News Release

Bench-to-field study identifies pesticides that could influence Parkinson's disease

Peer-Reviewed Publication

Brigham and Women's Hospital

A new study from researchers in the Khurana lab at Brigham and Women’s Hospital, a founding member of the Mass General Brigham healthcare system, in close collaboration with researchers from the Ritz lab at UCLA and the Rubin lab at Harvard University, identified pesticides that could be relevant to the development of Parkinson’s disease. The study was led by Richard Krolewski, MD, PhD, a neurologist in the Brigham’s Division of Movement Disorders and Ann Romney Center for Neurologic Diseases, and Kimberly Paul, PhD, from UCLA, along with collaboration with Edinson Lucumi Moreno within the Khurana lab at the Brigham.

Both genetic and environmental factors may influence the likelihood of developing Parkinson’s disease. Using agricultural records, the researchers investigated 288 pesticides, finding that long-term exposure to 53 of these pesticides was associated with Parkinson’s disease.  The team then used a screening system in dopamine neurons derived from Parkinson’s patients to study 39 of those pesticides and identified 10 that were directly toxic to dopamine neurons.  The study also found exposure to multiple pesticides used in combination, such as in cotton farming, is more toxic to dopamine neurons than any single pesticide.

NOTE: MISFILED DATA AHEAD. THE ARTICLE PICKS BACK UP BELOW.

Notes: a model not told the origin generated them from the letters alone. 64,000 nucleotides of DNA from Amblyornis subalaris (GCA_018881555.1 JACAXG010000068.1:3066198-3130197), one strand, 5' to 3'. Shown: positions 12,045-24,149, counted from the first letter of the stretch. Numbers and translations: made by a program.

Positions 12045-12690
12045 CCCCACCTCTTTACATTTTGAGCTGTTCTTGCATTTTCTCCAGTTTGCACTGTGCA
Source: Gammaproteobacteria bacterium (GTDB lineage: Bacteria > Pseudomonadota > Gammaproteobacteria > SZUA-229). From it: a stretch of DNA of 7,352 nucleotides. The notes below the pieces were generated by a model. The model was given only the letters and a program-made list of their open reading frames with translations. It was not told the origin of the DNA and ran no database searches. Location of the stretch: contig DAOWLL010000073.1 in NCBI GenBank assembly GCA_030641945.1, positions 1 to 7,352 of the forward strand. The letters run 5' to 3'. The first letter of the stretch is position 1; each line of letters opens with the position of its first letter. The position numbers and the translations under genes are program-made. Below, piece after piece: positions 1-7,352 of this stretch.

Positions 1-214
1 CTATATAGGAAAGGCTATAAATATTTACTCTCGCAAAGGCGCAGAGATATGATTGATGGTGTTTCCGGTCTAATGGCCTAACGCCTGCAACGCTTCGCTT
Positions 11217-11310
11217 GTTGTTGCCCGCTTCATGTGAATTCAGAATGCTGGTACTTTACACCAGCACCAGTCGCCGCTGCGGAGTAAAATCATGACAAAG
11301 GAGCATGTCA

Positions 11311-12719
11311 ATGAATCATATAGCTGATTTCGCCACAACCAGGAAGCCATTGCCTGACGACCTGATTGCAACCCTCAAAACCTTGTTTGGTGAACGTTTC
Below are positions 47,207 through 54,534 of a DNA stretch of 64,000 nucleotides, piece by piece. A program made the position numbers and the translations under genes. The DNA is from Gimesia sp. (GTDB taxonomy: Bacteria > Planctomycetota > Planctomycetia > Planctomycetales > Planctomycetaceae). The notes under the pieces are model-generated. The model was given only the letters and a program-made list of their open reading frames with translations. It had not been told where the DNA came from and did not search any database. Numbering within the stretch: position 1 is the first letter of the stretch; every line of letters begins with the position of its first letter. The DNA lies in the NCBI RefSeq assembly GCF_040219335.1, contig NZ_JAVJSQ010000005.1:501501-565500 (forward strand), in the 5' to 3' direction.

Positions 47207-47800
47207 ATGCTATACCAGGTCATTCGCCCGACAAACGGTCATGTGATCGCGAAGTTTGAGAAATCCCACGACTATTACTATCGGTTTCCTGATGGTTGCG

“The combination of bench science and epidemiology is quite novel here,” said Krolewski. “The bench science is able to address questions that are difficult to answer with epidemiology while the epidemiology helps direct the bench science – the sum is greater than the parts.” 

The Department of Defense supported this project and has now supported the group to utilize diverse stem-cell models derived from Parkinson’s patients to investigate how pesticides and the gut microbiome disrupt key neuronal processes affecting both movement and cognition.

“The findings advance a major goal of the BWH Movement Division to tailor therapies to specific triggers of Parkinson’s in each patient,” said Khurana.

Read more in Nature Communications.



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